My bar name is Rhubarb Santiago, Esquire.  An identity revealed only to strangers, he is my alter ego: a polka dotted bowtie-clad gastronome who blitzes the globe recycling oil from deep fryers into engine fuel, composting food scraps into fertiliser, and making sure well mannered kids receive secret ice cream treats in bed.

Admittedly, RS,E is not the most thrilling of superheroes.  But on the basis of this name alone, it isn’t a stretch to imagine his being a gourmet at heart, saving the world one cupcake at a time.

Names mean everything.  The success of books, movies, even individuals often hinge upon a name.  Marilyn Monroe shirked Norma Jeane Mortenson and became a top-billing screen siren.  The culinary world is no different.  It’s the reason we pay five dollars for milky coffee when it’s called a latte.

The naming of dishes intrigues me infinitely.  Often, there is no mucking around – order fish ‘n’ chips or chocolate cake, and you know what you’re getting.  But then come such delights as the lyrically sibilant succotash (a corn and bean stew from the American South) or the blush-inducing British pudding spotted dick.  It makes me stop to wonder how these names came to be.

There seems to be a pattern.  Where something comes from plays a role: hamburgers from Hamburg, Black Forest cake, the Singapore Sling.  Who started eating it is another: the 4th Earl of Sandwich ordered roast beef between toast; chef Alfredo Di Lelio created a pasta sauce of cream, butter and Parmesan; while ballerina Anna Pavlova received a dessert in her honour during a tour of the Antipodes.  And then, curiously, how a food sounds.  Bubble and squeak became the appropriate epithet for Sunday Roast leftovers as they stewed away in a pan.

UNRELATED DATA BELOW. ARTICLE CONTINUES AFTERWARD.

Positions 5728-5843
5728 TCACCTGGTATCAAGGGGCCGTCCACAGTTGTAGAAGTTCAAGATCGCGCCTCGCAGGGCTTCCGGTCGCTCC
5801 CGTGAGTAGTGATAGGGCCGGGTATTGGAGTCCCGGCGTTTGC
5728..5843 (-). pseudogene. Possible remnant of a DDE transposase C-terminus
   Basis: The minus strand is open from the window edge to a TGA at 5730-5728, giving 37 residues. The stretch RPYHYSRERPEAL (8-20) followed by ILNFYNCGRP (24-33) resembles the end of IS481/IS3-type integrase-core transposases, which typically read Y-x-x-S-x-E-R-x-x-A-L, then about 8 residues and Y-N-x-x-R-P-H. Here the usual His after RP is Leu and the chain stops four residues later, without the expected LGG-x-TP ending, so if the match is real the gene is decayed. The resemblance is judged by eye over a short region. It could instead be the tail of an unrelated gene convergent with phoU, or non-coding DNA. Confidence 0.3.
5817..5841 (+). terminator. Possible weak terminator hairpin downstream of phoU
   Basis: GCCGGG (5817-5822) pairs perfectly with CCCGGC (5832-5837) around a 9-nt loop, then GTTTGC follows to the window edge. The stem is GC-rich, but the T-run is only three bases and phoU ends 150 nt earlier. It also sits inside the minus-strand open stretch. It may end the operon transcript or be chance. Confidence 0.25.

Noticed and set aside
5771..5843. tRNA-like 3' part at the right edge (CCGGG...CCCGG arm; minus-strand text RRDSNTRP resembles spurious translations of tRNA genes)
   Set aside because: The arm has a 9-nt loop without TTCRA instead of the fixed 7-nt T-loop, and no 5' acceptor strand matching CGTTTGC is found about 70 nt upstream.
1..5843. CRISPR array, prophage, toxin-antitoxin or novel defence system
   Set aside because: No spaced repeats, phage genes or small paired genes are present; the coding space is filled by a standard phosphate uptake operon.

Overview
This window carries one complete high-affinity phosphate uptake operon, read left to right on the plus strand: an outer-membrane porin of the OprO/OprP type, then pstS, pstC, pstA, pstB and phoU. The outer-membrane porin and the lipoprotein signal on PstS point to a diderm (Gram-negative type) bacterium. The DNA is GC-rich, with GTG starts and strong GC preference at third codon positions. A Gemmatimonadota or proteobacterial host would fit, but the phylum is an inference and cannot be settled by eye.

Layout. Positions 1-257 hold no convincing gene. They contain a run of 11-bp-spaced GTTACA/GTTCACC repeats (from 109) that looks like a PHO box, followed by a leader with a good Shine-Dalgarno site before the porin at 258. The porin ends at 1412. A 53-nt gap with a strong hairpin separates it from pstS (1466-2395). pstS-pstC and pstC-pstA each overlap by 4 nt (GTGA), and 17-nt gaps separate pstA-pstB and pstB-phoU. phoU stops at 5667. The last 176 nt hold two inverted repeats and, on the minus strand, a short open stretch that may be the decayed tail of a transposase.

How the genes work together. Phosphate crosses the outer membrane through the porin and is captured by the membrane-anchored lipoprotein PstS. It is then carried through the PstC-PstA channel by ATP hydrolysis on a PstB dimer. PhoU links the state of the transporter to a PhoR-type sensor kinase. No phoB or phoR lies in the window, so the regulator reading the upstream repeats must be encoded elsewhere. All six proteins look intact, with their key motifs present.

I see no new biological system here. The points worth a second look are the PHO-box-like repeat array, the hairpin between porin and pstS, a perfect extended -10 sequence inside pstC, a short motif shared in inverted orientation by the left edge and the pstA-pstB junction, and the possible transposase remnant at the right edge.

But my favourite of these etymological tales is that of the whoopie pie.   Half-cake, half-cookie and filled with a creamy centre, it’s said that Amish farmers would let out the jubilant cry “Whoopie!” whenever they discovered this hand-held dessert packed in their lunches.

Whoopie pies are customarily made with a chocolate batter baked into small domes.  Two mounds are then sandwiched together with a fluffy vanilla icing; heavenly with a glass of milk or for a sugar hit on the go.

Another variant of whoopie pie involves a pumpkin base with cream cheese frosting.  This confection emerges especially around now when pumpkins are abundant and particularly sweet.  It’s easy to fall for the autumnal flavours punctuated by the earthiness of cinnamon and nutmeg.  Add a hint of orange, and this is a winner with afternoon tea.


I could go on forever about the sheer mirth a whoopie pie can bring.  But it’s only once you try it for yourself that you’ll know what I mean.  Besides, the name alone says it all.